If Dallas doesn’t add another starting-caliber guard this offseason, its plan is going to be trying to sell Connor McGovern as the starting left guard just one year after McGovern was benched four games into his stint as a starter. The former third-round pick earned a 55.3 PFF grade during that four-week stretch.
Johnson would help solidify the left guard position in an offseason where Dallas has lost talent on offense.
When Kansas City traded Tyreek Hill to the Miami Dolphins, it opted to rework the receiving corps around the idea that the number of quality receiving options is more important than paying top dollar to retain elite talent.
The Chiefs have since added Marquez Valdes-Scantling and JuJu Smith-Schuster in free agency with some of that extra cap space, but they’re still missing the “X” receiver on the outside. That role has often been filled by Travis Kelce, but it’s going to be more difficult to lean on him to win on the outside consistently as he pushes toward 33 years old.
Pickens profiles as the wide receiver most likely to be available in the late first round with prototypical No. 1 size and athleticism — 6-foot-3, 200 pounds to go along with a sub 4.5-second 40-yard dash. He wins at the catch point with some of the best hands in the class.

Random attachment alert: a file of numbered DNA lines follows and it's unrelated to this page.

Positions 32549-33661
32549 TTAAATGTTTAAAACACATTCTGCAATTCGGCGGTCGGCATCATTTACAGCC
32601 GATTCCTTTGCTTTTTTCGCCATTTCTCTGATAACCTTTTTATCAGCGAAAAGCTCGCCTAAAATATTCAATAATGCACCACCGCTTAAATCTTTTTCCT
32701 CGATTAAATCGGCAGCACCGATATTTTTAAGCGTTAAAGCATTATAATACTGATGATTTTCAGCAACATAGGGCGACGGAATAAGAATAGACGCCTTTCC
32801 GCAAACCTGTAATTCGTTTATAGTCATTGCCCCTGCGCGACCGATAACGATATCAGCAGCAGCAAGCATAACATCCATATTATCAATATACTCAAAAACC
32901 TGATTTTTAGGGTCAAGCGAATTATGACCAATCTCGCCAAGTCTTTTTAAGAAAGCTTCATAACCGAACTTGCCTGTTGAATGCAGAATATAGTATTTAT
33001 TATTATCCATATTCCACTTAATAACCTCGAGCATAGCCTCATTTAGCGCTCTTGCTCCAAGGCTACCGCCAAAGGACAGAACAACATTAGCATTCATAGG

Career drop rates
George Pickens: 2.1%
Skyy Moore: 3.3%
Chris Olave: 4.7%
Jahan Dotson: 5.1%
Drake London: 5.7
Alec Pierce: 6.4%
Garrett Wilson: 6.8%
Justyn Ross: 7.1%
Treylon Burks: 7.4%
Jameson Williams: 7.7%
Jalen Tolbert: 8.4%
Christian Watson: 12.7% pic.twitter.com/QH1qlhHq2L
— Ben Linsey (@PFF_Linsey) April 7, 2022
As for production, teams like Kansas City will have to rely on the 88.0 PFF receiving grade Pickens earned as a true freshman in 2019, because he wasn’t able to build on those results in subsequent seasons. An ACL tear that limited him to 63 offensive snaps in 2021 was a big factor in that lack of production the last two years.
There is no replacing what Hill provided the offense, but a starting offense that featured Kelce, Pickens, MVS, JuJu and Mecole Hardman would give the Chiefs more quality depth than they’ve had in recent years.